Quake strengthening saved millions
The cost of the Canterbury earthquakes would have been much higher if quake strengthening work had not been done from the late 1990s at ''lifeline utilities'', a report says.
The report, The Value of Lifeline Seismic Risk Mitigation in Christchurch, was commissioned by the Earthquake Commission and released today.
The report was produced by a committee of essential services, such as electricity, telecommunications, transport, water and sewerage.
It identifies how Christchurch benefited from the seismic strengthening work and collaboration that took place in the late 1990s between the utility companies.
The strengthening work had been spurred by a report from a Christchurch engineering group in 1997 called Risks and Realities.
The lifeline utilities report said that since 1997 Christchurch companies not only seismically strengthened physical assets but also improved the way the organisations operated and worked with other essential services in readiness for natural disasters.
The $6 million spent by Orion over several years in strengthening its network saved the company about $65m in direct asset repairs and replacement costs after the quakes.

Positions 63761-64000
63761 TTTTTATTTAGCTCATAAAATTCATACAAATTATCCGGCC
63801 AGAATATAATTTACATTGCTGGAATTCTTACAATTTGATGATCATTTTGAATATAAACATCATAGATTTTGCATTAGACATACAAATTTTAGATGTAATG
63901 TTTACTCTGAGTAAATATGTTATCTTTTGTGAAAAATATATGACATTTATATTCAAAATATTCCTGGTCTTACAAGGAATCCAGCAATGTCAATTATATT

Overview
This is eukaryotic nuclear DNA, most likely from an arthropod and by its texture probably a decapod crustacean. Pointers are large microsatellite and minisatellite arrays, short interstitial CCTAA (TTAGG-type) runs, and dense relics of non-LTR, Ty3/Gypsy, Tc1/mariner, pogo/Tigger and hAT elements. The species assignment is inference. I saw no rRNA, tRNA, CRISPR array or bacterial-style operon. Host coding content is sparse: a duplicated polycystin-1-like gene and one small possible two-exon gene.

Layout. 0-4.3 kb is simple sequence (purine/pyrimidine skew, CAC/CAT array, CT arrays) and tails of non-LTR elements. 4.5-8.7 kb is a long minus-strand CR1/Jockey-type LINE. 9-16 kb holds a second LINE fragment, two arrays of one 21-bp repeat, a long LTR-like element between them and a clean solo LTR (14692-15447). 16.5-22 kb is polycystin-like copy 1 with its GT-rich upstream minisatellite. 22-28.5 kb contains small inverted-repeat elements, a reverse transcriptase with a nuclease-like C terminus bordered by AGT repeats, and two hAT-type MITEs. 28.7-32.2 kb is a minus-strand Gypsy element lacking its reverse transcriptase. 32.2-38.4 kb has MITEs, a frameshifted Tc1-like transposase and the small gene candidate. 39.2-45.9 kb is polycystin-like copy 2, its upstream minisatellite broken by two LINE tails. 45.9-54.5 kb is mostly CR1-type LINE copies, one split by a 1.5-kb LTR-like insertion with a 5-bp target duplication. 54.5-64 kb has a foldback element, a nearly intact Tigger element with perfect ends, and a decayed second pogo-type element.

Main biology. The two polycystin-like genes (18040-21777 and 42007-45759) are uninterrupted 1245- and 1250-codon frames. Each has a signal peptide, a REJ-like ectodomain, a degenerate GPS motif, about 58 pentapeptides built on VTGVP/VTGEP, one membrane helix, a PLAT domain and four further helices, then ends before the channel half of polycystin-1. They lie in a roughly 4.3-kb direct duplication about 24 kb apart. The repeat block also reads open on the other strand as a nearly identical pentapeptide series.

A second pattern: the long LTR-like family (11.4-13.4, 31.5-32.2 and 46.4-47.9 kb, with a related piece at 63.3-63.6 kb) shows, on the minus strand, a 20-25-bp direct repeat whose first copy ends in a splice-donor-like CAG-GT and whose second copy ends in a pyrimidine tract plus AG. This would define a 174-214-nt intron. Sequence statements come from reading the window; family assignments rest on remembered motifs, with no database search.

Some of the risk-lowering measures were not expensive, the report said.
The measures Christchurch utilities took from 1997 included:
~ Strengthening work at the Port of Lyttelton, enabling it to resume operations within days of the September and February quakes.
~ $6 million of seismic strengthening of the Orion electricity network year by year from 1996 and new facilities designed to withstand a one-in-500-year quake.
~ Seismic restraint work on the national grid by state company Transpower.
~ Seismic bracing of telecommunications equipment that continued to operate after the quakes.
~ Duplication of parts of Telecom's network that kept the 111 service running through backups in other parts of the country.
~ Screening of bridges and retrofitting by the Christchurch City Council and NZ Transport Agency.
- © Fairfax NZ News
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